Cloud-based irrigation could double India’s crop yield and cut water use by 80 percent

A cloud-based, micro-irrigation system tested on a farm in India has cut water use by up to 80 percent and doubled the crop yield, and could relieve the environmental stress that agriculture places on India’s natural resources.
The system, which was developed by scientists at Heriot-Watt University in Edinburgh, combines a highly localised weather forecast with local know-how on irrigation needs and soil conditions and has been trialled as part of the Innovate UK-funded Smart Control of Rural Renewable Energy and Storage (SCORRES) project.
Reducing water consumption and improving irrigation techniques in India is vital: currently, 600 million people are at high risk of surface water supply disruption. Agriculture accounts for 90 percent of India’s freshwater withdrawal, 18 percent of total electricity and 15 percent of total diesel use. Fifty four percent of India faces extremely high water stress, and farmers are increasingly indebted due to the volatility of crop yields and prices.
At the trial farm in Tamil Nadu, eight vegetable crops have been farmed using the SCORRES precision irrigation system: lady’s fingers, lettuce, basil,basella, pumpkin, corn, rocket and long beans.

Local farmers’ knowledge on irrigation and soil conditions for each of these crops are scheduled onto the cloud-based system.

SCORRES refines the irrigation schedule by using its highly accurate local weather forecast, soil moisture conditions, evaporation modelling and grid outage information to continually adapt the schedule and ensure the crops receive exactly the right volume of water, at the exact time that they need it.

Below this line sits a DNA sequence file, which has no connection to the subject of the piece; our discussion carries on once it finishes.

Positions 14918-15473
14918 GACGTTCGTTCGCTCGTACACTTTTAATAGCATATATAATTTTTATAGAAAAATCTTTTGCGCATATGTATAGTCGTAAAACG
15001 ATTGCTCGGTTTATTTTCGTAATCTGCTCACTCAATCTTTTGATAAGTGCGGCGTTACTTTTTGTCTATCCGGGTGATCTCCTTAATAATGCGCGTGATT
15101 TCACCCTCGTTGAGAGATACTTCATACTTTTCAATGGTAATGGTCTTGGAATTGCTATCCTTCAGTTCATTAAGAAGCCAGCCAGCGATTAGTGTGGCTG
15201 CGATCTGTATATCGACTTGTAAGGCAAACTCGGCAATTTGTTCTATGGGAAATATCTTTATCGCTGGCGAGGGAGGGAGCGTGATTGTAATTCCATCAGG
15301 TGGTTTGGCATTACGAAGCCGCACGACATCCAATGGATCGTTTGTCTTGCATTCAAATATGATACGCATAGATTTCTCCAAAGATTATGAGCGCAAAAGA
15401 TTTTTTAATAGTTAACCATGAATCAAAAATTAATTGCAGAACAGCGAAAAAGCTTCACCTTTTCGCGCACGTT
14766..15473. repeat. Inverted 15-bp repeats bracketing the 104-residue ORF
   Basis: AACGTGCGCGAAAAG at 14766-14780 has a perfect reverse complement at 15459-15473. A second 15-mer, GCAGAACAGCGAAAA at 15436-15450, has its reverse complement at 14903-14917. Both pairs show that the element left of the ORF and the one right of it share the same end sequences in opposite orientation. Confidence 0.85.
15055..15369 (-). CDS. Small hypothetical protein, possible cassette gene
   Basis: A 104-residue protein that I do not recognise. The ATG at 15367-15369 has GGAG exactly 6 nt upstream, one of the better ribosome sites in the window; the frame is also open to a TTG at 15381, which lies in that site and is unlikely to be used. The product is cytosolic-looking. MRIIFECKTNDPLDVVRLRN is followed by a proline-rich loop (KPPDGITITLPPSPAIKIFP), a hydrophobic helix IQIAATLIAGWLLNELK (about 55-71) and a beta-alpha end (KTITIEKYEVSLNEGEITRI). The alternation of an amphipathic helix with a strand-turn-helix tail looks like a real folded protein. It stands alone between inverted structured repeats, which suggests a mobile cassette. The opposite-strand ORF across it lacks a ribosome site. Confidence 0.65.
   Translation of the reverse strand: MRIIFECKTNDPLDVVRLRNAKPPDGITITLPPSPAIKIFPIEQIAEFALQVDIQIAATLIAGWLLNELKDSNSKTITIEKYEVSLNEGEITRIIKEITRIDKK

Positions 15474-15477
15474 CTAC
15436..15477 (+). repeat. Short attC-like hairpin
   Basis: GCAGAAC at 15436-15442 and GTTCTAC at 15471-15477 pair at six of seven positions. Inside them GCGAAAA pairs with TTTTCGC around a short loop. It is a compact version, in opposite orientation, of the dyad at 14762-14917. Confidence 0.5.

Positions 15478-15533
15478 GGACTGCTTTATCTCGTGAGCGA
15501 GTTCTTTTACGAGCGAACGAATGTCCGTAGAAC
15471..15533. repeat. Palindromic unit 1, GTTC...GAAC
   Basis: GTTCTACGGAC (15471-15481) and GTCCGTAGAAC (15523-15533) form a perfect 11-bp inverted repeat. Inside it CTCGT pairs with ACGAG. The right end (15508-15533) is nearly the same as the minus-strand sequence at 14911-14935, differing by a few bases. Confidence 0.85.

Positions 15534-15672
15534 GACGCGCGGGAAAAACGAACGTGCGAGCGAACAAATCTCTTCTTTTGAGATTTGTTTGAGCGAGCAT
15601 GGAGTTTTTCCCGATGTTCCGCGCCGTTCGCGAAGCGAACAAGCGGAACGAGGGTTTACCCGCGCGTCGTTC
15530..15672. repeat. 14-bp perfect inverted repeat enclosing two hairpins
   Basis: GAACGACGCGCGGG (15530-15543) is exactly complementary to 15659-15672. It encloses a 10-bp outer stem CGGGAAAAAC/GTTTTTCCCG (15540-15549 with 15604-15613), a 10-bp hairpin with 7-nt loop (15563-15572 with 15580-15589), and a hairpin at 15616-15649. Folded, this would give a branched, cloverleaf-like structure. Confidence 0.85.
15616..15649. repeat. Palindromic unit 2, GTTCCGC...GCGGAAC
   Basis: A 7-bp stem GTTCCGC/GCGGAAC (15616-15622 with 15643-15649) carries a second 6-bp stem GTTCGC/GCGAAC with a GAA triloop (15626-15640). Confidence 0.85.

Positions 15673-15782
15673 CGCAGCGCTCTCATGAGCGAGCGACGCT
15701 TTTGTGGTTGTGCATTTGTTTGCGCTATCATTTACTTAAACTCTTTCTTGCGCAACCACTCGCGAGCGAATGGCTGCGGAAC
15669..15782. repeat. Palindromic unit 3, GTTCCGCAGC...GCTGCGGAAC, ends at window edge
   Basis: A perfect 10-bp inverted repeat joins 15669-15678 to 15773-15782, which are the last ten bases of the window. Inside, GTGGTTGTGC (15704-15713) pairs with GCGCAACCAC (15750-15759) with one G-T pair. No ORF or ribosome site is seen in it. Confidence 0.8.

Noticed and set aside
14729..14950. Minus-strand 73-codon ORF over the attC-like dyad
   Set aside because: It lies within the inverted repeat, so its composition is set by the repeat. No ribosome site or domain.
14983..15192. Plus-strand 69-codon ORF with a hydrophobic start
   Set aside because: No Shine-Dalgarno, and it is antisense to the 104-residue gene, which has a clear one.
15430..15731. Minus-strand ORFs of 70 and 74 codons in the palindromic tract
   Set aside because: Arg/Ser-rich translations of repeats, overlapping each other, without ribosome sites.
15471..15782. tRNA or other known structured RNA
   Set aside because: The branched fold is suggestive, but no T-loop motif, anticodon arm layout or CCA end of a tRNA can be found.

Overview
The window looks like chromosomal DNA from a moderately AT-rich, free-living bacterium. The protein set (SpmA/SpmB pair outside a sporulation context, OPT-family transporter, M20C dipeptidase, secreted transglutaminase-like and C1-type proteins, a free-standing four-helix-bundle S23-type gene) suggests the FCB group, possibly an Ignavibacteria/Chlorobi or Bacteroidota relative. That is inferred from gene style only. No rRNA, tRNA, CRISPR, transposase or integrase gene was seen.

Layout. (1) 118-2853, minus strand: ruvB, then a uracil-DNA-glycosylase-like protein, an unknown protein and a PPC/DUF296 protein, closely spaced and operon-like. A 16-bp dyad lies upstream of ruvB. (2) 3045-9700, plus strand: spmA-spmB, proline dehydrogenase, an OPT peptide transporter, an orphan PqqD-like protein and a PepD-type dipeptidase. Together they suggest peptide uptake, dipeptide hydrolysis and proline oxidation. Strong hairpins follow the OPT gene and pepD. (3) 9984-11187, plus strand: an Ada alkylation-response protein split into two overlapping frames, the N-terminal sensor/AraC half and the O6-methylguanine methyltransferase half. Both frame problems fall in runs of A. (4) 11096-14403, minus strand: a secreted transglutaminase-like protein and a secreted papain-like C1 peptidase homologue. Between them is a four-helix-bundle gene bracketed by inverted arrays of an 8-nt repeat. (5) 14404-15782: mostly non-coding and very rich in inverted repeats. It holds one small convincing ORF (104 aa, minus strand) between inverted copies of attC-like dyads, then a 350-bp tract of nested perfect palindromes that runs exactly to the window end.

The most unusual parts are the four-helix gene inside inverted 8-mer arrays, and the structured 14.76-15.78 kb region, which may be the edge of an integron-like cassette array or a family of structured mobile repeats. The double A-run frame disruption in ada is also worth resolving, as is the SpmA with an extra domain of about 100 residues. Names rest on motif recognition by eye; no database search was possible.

Professor Eddie Owens, director of Heriot-Watt University’s Energy Academy and leader of the SCORRES project, said: “We tested eight crops with our precision irrigation system, and had control beds that were manually irrigated. The results of our initial trials were extremely encouraging
“Our irrigation system reduced water and energy use by up to 80%, and in some of the trials the crop yield doubled, enabling farmers to grow bigger vegetables and fruits, faster.
“These results are extremely encouraging and have the potential to create a more resource efficient and sustainable future for the global agriculturalsector. A next step will be to expand our trial across India and into China.”
Martin Scherfler from Auroville Consulting, a SCORRES partner, oversaw the installation of the irrigation system and has been monitoring the field trials in Tamil Nadu.
Martin said: “Existing irrigation control systems in India are typically manual, or rely on time clocks that have a lack of monitoring oversight.
“Additionally, heavy subsidies and, in some states, even free electricity for the agricultural sector in India has prohibited farmers from investing in solar pumps. Reducing pumping demands through precision irrigation will make solar pumps more financially competitive for farmers.
“This project removes the need for costly hardware, and creates a more affordable, cloud-based solution for smart irrigation.
“Indian farmers are enthusiastic about using the cloud and digital devices to improve their farming, and have worked with us to make this trial a success: their knowledge has been fundamental in developing the model.”
The SCORRES project is funded by Innovate UK and led by Heriot-Watt University, with partners, Auroville Consulting, Findhorn Foundation College and CSR Auroville Centre for Scientific Research.
The project recently won the Rushlight Water Management Award and the Rushlight Innovation Award at a ceremony hosted at the Royal Geographical Society in London.
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